FG declares Shiite movement ‘new Boko Haram’, paper review

The newspapers for Monday, March 3, report on the proscription of the Shiite Islamic Movement of Nigeria by the FG among other issues.

The federal government has said the Shiite Islamic Movement of Nigeria (IMN) is not different from the Boko Haram terrorist group that has killed about 100,000 people since 2009.

According to This Day, the government spoke through the Ministry of Foreign Affairs at the weekend in a response to the annual report of Amnesty International (AI) for 2015/2016, which accused Nigeria’s security forces of “extreme” human rights violations and brutal response to security concerns, such as the Biafra agitation, Boko Haram insurgency and Shiites’ movement incessant processions.

The foreign ministry stated firmly that “the activities of the El-Zakzaky movement is one that cannot be tolerated by any progressive democratic government

In other news, the Senator Ahmed Makarfi led national caretaker committee of the Peoples Democratic Party, has said members of the party are free to join other political associations to realise their political ambition.

Speaking through the spokesperson for the caretaker committee, Dayo Adeyeye, on Sunday, March 3, Makarfi said his committee would not abandon the PDP for Sheriff, the Punch reports.

Adeyeye, however, said national caretaker committee has no hands in the purported planned registration of the Advanced Peoples Democratic Party.

He said: “We state clearly and without ambiguity that the National Caretaker Committee of the PDP is not, in any way, involved in the plans to register any party by the name of APDP or any other party for that matter.

It is unthinkable that the National Caretaker Committee, which, without any doubt, enjoys the support of all the recognised organs of the party, will contemplate such a move.

“We, however, acknowledge and recognise the right of party members to seek alternative platform to actualise their political dreams, which is an inalienable right guaranteed by the Constitution of the Federal Republic of Nigeria.

Adeyeye stated that the caretaker committee “is holding leadership power in the party in trust for the millions of party” members, who, he said, instituted the committee at the national convention.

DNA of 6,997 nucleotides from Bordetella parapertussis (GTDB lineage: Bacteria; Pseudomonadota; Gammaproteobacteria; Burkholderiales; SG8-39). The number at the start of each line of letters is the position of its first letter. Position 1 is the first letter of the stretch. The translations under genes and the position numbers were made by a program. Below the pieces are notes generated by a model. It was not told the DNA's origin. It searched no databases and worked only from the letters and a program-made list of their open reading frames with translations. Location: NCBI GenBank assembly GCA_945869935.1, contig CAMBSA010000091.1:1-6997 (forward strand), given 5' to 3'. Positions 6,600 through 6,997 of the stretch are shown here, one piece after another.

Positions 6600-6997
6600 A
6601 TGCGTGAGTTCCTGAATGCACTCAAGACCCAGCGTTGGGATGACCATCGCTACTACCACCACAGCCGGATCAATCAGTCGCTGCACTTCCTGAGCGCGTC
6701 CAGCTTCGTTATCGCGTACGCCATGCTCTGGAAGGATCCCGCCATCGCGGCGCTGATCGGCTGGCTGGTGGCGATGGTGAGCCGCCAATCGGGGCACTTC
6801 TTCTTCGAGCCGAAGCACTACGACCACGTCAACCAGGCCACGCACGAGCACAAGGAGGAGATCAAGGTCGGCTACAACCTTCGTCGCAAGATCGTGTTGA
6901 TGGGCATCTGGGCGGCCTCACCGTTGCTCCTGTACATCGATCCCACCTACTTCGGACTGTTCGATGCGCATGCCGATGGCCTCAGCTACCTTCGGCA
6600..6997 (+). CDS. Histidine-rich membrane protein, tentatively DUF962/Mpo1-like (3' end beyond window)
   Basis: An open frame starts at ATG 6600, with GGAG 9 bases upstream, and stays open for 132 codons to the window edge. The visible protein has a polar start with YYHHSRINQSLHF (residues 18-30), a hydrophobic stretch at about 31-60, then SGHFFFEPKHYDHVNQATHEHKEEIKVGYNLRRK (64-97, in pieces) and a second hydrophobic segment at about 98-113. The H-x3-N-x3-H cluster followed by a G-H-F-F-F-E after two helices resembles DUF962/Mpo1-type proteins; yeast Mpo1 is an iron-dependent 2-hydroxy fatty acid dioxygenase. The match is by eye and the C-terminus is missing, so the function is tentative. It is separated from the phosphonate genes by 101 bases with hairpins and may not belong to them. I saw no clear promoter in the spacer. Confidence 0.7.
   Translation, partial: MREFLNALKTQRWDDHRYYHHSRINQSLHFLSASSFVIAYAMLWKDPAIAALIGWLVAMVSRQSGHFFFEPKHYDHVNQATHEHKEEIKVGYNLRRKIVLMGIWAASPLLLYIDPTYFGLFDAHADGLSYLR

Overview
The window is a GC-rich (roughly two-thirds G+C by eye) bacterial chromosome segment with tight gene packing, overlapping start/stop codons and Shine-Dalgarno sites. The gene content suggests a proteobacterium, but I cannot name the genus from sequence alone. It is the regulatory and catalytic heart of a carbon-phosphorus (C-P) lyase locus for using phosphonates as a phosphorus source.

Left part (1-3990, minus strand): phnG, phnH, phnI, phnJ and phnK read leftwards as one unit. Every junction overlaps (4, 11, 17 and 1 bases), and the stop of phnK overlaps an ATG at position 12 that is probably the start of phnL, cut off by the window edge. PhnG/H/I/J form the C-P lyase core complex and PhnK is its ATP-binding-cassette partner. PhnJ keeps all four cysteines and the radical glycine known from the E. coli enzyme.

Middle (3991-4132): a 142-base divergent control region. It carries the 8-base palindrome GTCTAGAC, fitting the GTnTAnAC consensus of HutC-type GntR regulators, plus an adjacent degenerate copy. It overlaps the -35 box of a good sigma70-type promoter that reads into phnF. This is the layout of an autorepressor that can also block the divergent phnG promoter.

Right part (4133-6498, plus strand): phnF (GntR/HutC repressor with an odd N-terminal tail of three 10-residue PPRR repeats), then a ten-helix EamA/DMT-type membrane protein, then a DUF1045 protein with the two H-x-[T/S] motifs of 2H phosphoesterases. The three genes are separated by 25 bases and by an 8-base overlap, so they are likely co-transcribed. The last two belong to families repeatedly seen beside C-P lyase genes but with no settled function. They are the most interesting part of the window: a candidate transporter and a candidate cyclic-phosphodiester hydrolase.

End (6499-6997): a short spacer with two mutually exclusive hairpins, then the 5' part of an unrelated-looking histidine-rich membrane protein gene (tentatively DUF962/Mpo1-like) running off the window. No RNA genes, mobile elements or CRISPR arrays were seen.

Meanwhile, a resident electoral commissioner (REC), who completed his tenure on Friday, March 6, is alleged to have collected about N140million of the N23.29 billion 2015 election bribe.

The Nation reports that A former Chairman of the Independent National Electoral Commission (INEC) allegedly coordinated the bribe.

The allegations against the INEC staff was made by a probe committee headed by National Commissioner Baba Shettima Arfo.

Most of the 202 indicted officials may be dismissed from service for gross misconduct and handed over to the Economic and Financial Crimes Commission (EFCC) for trial.

The corrupt officials who have retired with their loot may either be blacklisted by INEC or have their entitlements withheld. Besides, the bribe may be deducted from their benefits.

Still on alleged corruption, the Senate has declared that it had uncovered some fraudulent practices in the petroleum industry through which the nation lost N10 trillion between 2006 and 2016.

According to the Guardian, the leadership of the upper chamber has instructed the joint committee on petroleum (upstream and downstream) and Gas to investigate the alleged fraud.

The panel alleged that out of the N10trillion fraud, some N5.2 trillion was lost through the Nigerian National Petroleum Corporation (NNPC) alone, which would be summoned to account for the loss.

Meanwhile, Former president, Goodluck Jonathan, has dismissed reports by a foreign newspaper that his administration refused help from the British government to rescue the abducted Chibok girls.

The UK Guardian, had reported that Jonathan-led administration rejected the offer of British armed forces to help in rescuing the girls, who were abducted in April 2014.

The paper reported the British Armed Forces in a mission named ‘Operation Turus,’ conducted air reconnaissance over northern Nigeria for several months, following the kidnapping of 276 girls from the town of Chibok.

Quoting a source involved in the operation, the paper said the Nigerian government declined the offer from the British government to help rescue the girls after they were kidnapped by Boko Haram insurgents.

However, Jonathan has described the report as lies by people playing politics with the issue of the abducted girls.

The former president in a statement signed by his media adviser, Ikechukwu Eze, said his administration made efforts to rescue the Chibok girls, especially in relation to collaborating with the international community, the Cable reports.

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